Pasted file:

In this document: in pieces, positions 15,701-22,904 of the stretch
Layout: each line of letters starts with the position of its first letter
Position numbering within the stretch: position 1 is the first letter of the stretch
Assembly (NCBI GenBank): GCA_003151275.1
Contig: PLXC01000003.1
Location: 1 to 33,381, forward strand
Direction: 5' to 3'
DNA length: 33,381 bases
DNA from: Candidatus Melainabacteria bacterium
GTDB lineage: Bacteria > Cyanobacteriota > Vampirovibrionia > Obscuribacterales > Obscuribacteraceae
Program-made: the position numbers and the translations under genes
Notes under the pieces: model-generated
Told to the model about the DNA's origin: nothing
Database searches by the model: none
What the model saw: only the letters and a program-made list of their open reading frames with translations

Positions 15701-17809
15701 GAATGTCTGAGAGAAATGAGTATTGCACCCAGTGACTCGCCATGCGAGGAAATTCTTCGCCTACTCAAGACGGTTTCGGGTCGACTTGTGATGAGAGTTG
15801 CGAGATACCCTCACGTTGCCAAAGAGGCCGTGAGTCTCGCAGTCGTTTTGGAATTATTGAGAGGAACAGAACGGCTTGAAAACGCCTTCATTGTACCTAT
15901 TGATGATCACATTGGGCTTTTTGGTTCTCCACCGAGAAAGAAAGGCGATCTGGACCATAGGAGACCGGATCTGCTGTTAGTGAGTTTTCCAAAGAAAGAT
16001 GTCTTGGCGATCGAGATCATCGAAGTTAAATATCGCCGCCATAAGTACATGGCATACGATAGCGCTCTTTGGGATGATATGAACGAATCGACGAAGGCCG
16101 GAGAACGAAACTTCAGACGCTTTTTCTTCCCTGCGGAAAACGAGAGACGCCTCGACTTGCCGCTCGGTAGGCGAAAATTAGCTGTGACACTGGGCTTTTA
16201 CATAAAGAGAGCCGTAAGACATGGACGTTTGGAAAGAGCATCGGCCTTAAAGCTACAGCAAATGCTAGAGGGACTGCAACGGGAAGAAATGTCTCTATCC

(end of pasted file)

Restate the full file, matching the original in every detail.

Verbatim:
In this document: in pieces, positions 15,701-22,904 of the stretch
Layout: each line of letters starts with the position of its first letter
Position numbering within the stretch: position 1 is the first letter of the stretch
Assembly (NCBI GenBank): GCA_003151275.1
Contig: PLXC01000003.1
Location: 1 to 33,381, forward strand
Direction: 5' to 3'
DNA length: 33,381 bases
DNA from: Candidatus Melainabacteria bacterium
GTDB lineage: Bacteria > Cyanobacteriota > Vampirovibrionia > Obscuribacterales > Obscuribacteraceae
Program-made: the position numbers and the translations under genes
Notes under the pieces: model-generated
Told to the model about the DNA's origin: nothing
Database searches by the model: none
What the model saw: only the letters and a program-made list of their open reading frames with translations

Positions 15701-17809
15701 GAATGTCTGAGAGAAATGAGTATTGCACCCAGTGACTCGCCATGCGAGGAAATTCTTCGCCTACTCAAGACGGTTTCGGGTCGACTTGTGATGAGAGTTG
15801 CGAGATACCCTCACGTTGCCAAAGAGGCCGTGAGTCTCGCAGTCGTTTTGGAATTATTGAGAGGAACAGAACGGCTTGAAAACGCCTTCATTGTACCTAT
15901 TGATGATCACATTGGGCTTTTTGGTTCTCCACCGAGAAAGAAAGGCGATCTGGACCATAGGAGACCGGATCTGCTGTTAGTGAGTTTTCCAAAGAAAGAT
16001 GTCTTGGCGATCGAGATCATCGAAGTTAAATATCGCCGCCATAAGTACATGGCATACGATAGCGCTCTTTGGGATGATATGAACGAATCGACGAAGGCCG
16101 GAGAACGAAACTTCAGACGCTTTTTCTTCCCTGCGGAAAACGAGAGACGCCTCGACTTGCCGCTCGGTAGGCGAAAATTAGCTGTGACACTGGGCTTTTA
16201 CATAAAGAGAGCCGTAAGACATGGACGTTTGGAAAGAGCATCGGCCTTAAAGCTACAGCAAATGCTAGAGGGACTGCAACGGGAAGAAATGTCTCTATCC